Dont count the cost of getting caught in the Act
Apr 21, 2010 Comments (0)
Whether youve got 50 employees or 5,000, the maximum fine for breaching the Data Protection Act will still be 500,000. So the impact is heavier for smaller firms, states Ed Macnair, CEO of Overtis. For larger organisations, the real penalty of a breach is the loss of reputation and customers, but smaller firms could be put out of business by the fines.
Overtis VigilancePro integrates endpoint security, for application and device control, with physical security such as swipe cards, biometrics and CCTV. By creating a centrally managed audit trail of all user interaction with data, Overtis encourages positive behaviour, blocks high risk activity and generates evidence of all attempts to contravene regulations designed to safeguard data, networks and systems. The vendor recently signed a distribution agreement with Softek (www.softek.co.uk) and will be exhibiting VigilancePro 5.0 at InfoSec Europe [Stand D31], Earls Court, 27th 29th April, seeking resellers that are specialised in providing information security and compliance solutions to SMBs.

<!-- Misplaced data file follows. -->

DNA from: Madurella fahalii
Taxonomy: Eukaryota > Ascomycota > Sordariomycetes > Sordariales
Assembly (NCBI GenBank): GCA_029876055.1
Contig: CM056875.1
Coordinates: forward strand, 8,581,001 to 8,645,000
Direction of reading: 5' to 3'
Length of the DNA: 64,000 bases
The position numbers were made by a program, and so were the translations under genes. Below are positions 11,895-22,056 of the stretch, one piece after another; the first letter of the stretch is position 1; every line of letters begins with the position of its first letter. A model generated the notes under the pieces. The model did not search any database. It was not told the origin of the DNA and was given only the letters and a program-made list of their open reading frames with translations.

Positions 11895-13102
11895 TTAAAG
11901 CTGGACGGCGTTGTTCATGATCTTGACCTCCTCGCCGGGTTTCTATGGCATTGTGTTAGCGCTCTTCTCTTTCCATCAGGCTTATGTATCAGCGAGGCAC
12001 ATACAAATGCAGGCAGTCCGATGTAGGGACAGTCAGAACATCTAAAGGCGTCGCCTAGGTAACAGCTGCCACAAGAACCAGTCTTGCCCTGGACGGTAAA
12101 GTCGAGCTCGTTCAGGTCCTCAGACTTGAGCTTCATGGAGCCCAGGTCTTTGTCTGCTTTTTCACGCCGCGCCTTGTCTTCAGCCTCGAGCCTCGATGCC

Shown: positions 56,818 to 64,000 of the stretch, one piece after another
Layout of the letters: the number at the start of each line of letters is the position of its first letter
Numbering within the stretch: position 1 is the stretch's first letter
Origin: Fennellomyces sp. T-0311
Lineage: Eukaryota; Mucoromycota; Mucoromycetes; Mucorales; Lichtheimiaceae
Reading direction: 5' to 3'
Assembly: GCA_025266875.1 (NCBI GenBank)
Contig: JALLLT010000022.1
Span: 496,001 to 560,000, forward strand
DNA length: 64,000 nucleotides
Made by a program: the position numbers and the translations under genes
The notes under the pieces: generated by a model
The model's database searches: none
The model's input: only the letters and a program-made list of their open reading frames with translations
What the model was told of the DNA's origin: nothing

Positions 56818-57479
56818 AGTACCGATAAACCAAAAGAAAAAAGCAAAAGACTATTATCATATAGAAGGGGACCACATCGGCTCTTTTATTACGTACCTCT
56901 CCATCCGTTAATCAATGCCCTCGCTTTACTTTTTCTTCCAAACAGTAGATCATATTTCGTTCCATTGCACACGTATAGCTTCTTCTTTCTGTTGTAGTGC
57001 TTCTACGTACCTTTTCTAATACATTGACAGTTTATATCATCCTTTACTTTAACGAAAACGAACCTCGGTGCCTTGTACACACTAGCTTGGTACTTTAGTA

Data security has always involved a balance between safeguarding information and enabling employees to do their jobs. Security policies need to be enforced using endpoint technology that reminds staff of their responsibilities, then blocks and records any attempted breaches. For a typical firm with 50 employees the potential fine works out at 10,000 per fee earner. Investing in user activity management technology, that guarantees compliance for under 100 a seat, without interrupting normal workflows makes clear business sense.